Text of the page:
Rewired rock band still a Power House

Members of Power House are from left; Chris Fraser, William Hughes, T.J. Arts and Mike Pitel. Absent is Billy Riley.

Cathy Dobson

Hot off a win at the Rock for Dimes Battle of the Bands, the boys in Power House are determined to capitalize on the band’s comeback.

“Winning it was pretty awesome,” says lead singer Will Hughes.

“Yah, we didn’t expect it,” agrees Chris Fraser, absently strumming his eight-string guitar.

Hughes and Fraser are the founding members of Power House, a band that casually got together in 2011 for a show at SCITS high school and hit a nerve with its edgy rock and covers of ‘80s Glam.

Last summer, Power House won Sarnia’s Indiefest, a music festival series that pits independent bands against one another.

The phone really started to ring after that, says Chris Fraser Sr., Chris Jr.’s father and manager of the group.

But fortunes quickly fell last fall when three of Power House’s five members relocated to other cities. There were promises to come back for practices, but that never worked.

“So I went out recruiting,” says Chris Sr. “I wanted to find the best and I did.”

Early this year, Mike Pitel came on board as lead guitar. T.J. Arts is the new bass player and Billy Riley the new man on drums.

Chris Jr., the band’s original drummer, has decided he wants to be more of a front man and concentrate on guitar.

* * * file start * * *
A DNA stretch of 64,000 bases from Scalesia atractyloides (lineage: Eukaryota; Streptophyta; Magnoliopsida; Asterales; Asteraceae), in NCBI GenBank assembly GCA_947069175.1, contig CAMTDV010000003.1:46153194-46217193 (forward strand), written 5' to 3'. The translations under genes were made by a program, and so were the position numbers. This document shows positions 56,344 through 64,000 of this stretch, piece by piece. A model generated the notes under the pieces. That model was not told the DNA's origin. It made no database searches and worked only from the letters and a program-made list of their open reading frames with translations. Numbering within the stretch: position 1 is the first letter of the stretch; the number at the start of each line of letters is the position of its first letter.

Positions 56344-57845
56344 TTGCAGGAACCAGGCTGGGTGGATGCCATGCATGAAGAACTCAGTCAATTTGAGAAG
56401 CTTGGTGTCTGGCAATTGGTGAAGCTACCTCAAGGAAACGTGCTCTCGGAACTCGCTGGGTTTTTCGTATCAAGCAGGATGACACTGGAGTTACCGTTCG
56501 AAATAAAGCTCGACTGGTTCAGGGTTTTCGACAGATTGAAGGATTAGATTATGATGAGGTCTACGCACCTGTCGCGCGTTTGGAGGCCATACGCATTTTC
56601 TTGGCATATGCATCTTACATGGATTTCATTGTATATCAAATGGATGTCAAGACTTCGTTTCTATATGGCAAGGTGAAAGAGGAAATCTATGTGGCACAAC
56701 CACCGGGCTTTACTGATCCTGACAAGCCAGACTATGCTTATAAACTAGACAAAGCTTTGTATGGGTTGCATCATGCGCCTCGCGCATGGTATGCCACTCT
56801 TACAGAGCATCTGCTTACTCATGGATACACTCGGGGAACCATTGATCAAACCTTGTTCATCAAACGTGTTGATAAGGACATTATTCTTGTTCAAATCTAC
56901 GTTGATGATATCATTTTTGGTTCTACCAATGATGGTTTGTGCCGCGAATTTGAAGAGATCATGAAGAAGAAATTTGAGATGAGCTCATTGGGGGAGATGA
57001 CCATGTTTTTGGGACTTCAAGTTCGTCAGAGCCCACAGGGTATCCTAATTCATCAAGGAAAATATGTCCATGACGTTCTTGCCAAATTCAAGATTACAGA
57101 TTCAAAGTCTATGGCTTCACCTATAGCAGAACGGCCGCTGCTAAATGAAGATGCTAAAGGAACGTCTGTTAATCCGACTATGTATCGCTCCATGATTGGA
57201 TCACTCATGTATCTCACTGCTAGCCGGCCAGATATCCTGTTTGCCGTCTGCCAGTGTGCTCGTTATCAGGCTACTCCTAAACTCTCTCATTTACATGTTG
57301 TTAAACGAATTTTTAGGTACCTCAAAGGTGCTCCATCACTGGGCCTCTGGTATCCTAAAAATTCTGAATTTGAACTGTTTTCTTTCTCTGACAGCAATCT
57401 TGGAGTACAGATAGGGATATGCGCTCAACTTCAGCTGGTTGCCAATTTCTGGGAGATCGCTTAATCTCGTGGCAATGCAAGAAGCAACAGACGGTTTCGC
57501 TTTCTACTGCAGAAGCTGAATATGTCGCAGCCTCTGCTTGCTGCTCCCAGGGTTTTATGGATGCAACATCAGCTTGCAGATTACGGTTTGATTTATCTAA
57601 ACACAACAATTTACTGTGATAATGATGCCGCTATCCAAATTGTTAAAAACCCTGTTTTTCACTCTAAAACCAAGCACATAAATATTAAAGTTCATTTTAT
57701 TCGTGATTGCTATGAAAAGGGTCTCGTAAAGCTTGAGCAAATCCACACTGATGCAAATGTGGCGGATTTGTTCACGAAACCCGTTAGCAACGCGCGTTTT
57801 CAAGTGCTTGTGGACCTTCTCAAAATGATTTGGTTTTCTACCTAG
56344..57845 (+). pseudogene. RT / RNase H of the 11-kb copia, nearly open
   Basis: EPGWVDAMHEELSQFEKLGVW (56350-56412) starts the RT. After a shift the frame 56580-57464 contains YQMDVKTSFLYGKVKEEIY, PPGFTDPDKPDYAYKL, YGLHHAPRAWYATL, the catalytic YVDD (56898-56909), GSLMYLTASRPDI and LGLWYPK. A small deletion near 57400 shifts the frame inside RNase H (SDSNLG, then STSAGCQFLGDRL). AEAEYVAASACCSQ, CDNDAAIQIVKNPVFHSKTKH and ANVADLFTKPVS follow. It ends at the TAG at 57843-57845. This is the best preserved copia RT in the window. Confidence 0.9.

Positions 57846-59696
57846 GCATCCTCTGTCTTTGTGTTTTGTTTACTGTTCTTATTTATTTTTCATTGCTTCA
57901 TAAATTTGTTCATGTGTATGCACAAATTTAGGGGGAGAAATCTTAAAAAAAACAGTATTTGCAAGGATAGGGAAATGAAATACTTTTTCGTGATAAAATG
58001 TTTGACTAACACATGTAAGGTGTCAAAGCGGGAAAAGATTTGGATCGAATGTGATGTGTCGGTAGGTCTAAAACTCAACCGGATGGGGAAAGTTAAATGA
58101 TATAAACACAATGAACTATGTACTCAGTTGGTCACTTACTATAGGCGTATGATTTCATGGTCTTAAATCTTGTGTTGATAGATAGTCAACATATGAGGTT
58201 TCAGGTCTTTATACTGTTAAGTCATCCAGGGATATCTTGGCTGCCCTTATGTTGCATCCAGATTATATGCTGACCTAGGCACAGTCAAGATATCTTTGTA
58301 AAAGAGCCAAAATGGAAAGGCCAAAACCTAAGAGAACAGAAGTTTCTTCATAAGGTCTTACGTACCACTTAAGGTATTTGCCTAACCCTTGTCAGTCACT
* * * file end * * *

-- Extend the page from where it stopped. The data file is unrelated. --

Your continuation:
“I was getting tired of hiding behind a drum kit,” he said. “I picked up a guitar for the first time two-and-a-half years ago and just watched how it was done.”

Their first month together was intense, says Chris Sr.  “They were practising every night until the Battle of the Bands.”

At BrownStones Sports Bar and Restaurant on March 28, the new Power House took the stage and blew the competition away.

It may be a nearly-new band but the music style is the same. Power House plays heavy rock and metal covers of the likes of Cinderella, Guns N Roses, Deep Purple, Motley Crue and Nazareth. They’ve got the ‘80s Glam look with their leather and chains, and they focus on technical detail.

“That’s why I wanted to join,” says Mike Pitel. “This band is technically proficient. They do it right.”

Original music may come later, says Chris Jr.  “For now, we’re concentrating on covers.”

“But we’ve been writing and it’s starting to sizzle,” said Pitel.

Power House will be returning to this year’s Indiefest at Rustic on May 30. However, as last year’s winners, they won’t be competing and will perform the last set. In fact, Power House has contributed $500 toward Indiefest’s prize money.

The band is firming up details for summertime shows, Chris Sr. said.  And Power House will definitely be out to support any fundraisers for the Playfair Music Complex, which burned down last week.

PLAYFAIR DOWN BUT NOT OUT

Arcing wires near a light switch are being blamed for a devastating fire April 6 that destroyed the Playfair Music Complex on Mitton Street South.

The music community is rallying behind owner Steve Dumont who says he intends to resurrect the business, which included a recording studio, rehearsal halls, equipment repair, retail store and concert hall.

Damage was estimated at $500,000 and firefighters said the building could not be salvaged. No one was injured.

As of press time, details hadn’t been confirmed for a fundraising event but numerous local bands have said they’ll participate. Meanwhile, donations are being accepted at http://www.gofundme.com/r2zkd54.

 

If you have a story idea of cultural importance to our community, contact Cathy Dobson at cathy.dobson@thesarniajournal.ca or 226-932-0985.